That’s right, I even love the smell of ’em.

The words told me by George Lucas, the Herald Examiner distributor who gave me my first job, still ring true.

“Don’t even think about looking at the porn in my briefcase!”

No, that’s not it. Before he told me that he told me something else back in 1977 as he smoked filterless Camels and drove me around in a beat up Ford F150 truck showing me what would be my paper route. “People may not know where their next meal is coming from,” he said. “Or their next pair of shoes. They may not even know whether they’ll be sleeping in a bed or on a bus bench. But people will always want their newspaper.”

Champions of the online news revolution may scoff at such sentiment as quaint at best and extinct at worst. But I know it isn’t. It’s alive and well in me today. I want my newspaper.

So first I thought about keeping my source local and going with the Daily News — and I probably would’ve had someone over there thought to put a subscription page on their website. But instead the only sign-up option I was given online was a tollfree number to call and good grief but I imagined getting connected to a call center in Manila or Mumbai with someone wrestling to subdue a marked accent with painfully perfect grammar whose name was not Eddie or Nan or Brendan even though that’s what they’d say it was.

Instead I went to the big dawg. The New York Times. I have never before subscribed to the New York Times, mainly because it is hella expensive. My L.A. Times rate was an awesome $99 a year, which works out to about 27 cents an issue. The New York Times “special introductory” offer is $6.70 a week for 12 weeks — or about $1 an issue — and after that it’ll double!

That’s a lotta paper for a paper.

But this morning when I looked out on the front steps and saw today’s issue sitting there waiting for me I didn’t doubt its worth, nor my willingness to pay such a premium. I was just happy to see it, and will be at least for the next four months. I can’t say at this stage if I’ll pony up $2 an issue after that, but maybe I will. Or maybe I’ll give the Los Angeles Times another look. By then, the changes that resulted in my breaking things off will be implemented and maybe at that time I’ll find my first love better for it.

I doubt it. But we’ll see.

Thanking Of Me

Thursday, November 27th, 2008

Among the  variety of people, things and events the L.A. Times gave thanks for in its lead editorial in today’s paper they made sure to appreciate me too:

We also thank those who can drive but don’t, who bike and carpool and make good use of their EZ transit passes on two dozen public transit systems from Lancaster to Long Beach. Whether they’re motivated by gasoline prices or the health of the planet or the chance to just look at the city, block by block, we thank them for leaving their cars at home.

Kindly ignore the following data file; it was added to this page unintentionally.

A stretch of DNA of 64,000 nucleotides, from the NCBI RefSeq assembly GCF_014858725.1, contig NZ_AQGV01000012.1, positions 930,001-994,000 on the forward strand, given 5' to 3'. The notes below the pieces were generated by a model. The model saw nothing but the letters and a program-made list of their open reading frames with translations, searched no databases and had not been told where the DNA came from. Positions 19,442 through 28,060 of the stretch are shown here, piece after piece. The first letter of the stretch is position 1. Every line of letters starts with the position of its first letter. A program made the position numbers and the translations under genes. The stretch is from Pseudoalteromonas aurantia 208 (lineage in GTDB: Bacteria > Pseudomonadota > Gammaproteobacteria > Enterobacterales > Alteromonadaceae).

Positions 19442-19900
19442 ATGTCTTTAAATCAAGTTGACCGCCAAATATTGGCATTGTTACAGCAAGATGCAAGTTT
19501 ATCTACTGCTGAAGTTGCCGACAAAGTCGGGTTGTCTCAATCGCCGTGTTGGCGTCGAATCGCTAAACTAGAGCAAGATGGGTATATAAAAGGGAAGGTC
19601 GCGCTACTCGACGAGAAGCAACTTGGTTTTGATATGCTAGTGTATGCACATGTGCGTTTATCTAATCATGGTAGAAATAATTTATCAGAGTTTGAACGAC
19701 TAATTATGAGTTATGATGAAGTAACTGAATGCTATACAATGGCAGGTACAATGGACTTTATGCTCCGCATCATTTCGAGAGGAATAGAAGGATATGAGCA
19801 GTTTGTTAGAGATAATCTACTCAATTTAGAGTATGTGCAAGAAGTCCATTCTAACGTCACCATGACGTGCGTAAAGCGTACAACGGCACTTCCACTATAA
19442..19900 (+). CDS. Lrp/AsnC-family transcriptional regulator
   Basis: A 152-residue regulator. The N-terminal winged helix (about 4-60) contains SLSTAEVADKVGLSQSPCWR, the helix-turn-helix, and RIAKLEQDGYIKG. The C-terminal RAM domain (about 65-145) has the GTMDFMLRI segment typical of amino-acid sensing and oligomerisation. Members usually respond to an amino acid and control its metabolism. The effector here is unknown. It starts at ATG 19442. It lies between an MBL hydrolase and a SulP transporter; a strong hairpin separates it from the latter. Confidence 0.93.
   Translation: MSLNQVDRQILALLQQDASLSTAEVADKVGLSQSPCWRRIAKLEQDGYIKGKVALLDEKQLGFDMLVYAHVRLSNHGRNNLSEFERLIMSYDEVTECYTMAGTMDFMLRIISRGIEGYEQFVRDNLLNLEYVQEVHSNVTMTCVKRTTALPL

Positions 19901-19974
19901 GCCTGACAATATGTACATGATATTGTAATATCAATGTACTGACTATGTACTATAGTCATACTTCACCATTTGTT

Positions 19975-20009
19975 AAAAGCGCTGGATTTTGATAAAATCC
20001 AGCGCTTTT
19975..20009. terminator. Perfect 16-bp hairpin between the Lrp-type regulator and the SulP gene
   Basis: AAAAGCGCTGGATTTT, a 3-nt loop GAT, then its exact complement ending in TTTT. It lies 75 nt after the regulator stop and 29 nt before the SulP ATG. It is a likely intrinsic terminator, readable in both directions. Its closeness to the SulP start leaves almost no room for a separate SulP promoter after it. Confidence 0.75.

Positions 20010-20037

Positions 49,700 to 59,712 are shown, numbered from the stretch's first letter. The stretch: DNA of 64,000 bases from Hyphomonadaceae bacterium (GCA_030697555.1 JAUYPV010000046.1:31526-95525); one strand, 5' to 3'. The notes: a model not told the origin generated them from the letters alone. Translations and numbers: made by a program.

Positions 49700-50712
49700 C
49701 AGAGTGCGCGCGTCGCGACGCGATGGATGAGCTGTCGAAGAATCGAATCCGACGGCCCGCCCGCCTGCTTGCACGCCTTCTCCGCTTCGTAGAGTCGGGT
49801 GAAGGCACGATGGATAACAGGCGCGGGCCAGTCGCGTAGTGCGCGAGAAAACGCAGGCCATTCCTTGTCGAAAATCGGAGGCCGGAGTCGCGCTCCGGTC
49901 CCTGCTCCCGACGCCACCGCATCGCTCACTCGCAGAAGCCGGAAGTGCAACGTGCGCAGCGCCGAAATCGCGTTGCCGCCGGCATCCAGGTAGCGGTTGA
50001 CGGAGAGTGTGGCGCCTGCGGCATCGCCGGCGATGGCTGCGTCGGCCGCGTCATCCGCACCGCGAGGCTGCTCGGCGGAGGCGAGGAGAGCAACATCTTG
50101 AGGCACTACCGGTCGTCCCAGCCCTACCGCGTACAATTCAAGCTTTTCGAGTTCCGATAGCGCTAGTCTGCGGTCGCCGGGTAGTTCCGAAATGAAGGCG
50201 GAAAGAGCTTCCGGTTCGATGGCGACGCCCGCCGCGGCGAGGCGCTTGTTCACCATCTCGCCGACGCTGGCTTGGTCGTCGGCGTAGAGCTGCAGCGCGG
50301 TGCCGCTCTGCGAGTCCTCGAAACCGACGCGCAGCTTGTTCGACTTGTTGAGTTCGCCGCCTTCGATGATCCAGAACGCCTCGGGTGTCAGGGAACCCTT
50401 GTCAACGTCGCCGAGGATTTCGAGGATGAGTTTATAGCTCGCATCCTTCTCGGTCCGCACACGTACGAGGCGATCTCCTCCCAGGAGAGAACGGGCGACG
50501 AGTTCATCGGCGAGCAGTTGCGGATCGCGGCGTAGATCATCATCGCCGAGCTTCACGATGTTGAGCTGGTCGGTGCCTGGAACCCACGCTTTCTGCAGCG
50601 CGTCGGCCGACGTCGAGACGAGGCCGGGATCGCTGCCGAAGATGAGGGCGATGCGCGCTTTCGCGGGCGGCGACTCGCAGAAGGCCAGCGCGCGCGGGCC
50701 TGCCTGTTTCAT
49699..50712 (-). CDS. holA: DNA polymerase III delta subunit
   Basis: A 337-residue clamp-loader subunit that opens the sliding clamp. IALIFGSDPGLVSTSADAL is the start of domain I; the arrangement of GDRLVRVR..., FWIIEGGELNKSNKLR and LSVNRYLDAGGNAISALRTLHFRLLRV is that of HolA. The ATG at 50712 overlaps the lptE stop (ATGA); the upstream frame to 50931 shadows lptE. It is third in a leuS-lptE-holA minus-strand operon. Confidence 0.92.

Right backatcha LAT.

More On Mountain Lions

Friday, November 14th, 2008

My friend and fellow-L.A. Metblogs contributer Frazgo posted up news yesterday about an animal attack in Monrovia in which a bicyclist was reportedly aggressively chased by a pair of coyotes near a city park and bitten.

Fraz included news of the mountain lion killing last week that triggered my first post on the subject and linked to a post about it on the Monrovia City Watch blog, as well as to another post in the aftermath of mountain lion killing in September that I did not know about. The post itself is pretty straight-forward, but a follow-up comment by the same writer — written in response to a commenter who wondered why the creature couldn’t have been tranquilzed and lamented human encroachment — really blew me away and not in a good way, Here’s what he had to say:

I’m tired of hearing that we moved into their land. This isn’t their land they were not alive when homes were built here, they were born much later. If you want to be dinner for wild animals than be my guest or if you want to feed your children or pets to them then do it but don’t tell me that this is their land.

If you subscribe to that theory then where do you start and finish. Man doesn’t have a place on the planet because others were here before him. Non Native Americans don’t belong in the United States, we need to leave. Mountain Lions shouldn’t kill deer because they have a right to be here this is their land also.

We have a duty to keep ourselves, our families and neighbors safe and sooner or later we are going to have to start killing the animals that would kill us. We are the reason that they are so prolific because we provide an easy living for them that allows them to thrive in numbers that were unheard of a few hundred years ago.

There is no place to relocate them that does not allow their quick return and that makes all in danger and they have become accustom to us and we and our pets have entered their food chain and we are quickly becoming the prime target because we are the weakest, slowest and easiest Kill.

Obviously I submitted a differing point of view — surprisingly diplomatic in tone — that attempted to counter this fellow’s misperceptions. Unfortunately they were sent via an email form that the blogger can then decide to post or not (I’m betting not) and I didn’t copy them to paste them up here.

So suffice it to say that such a myopic and misinformed point of view is pretty aggravating.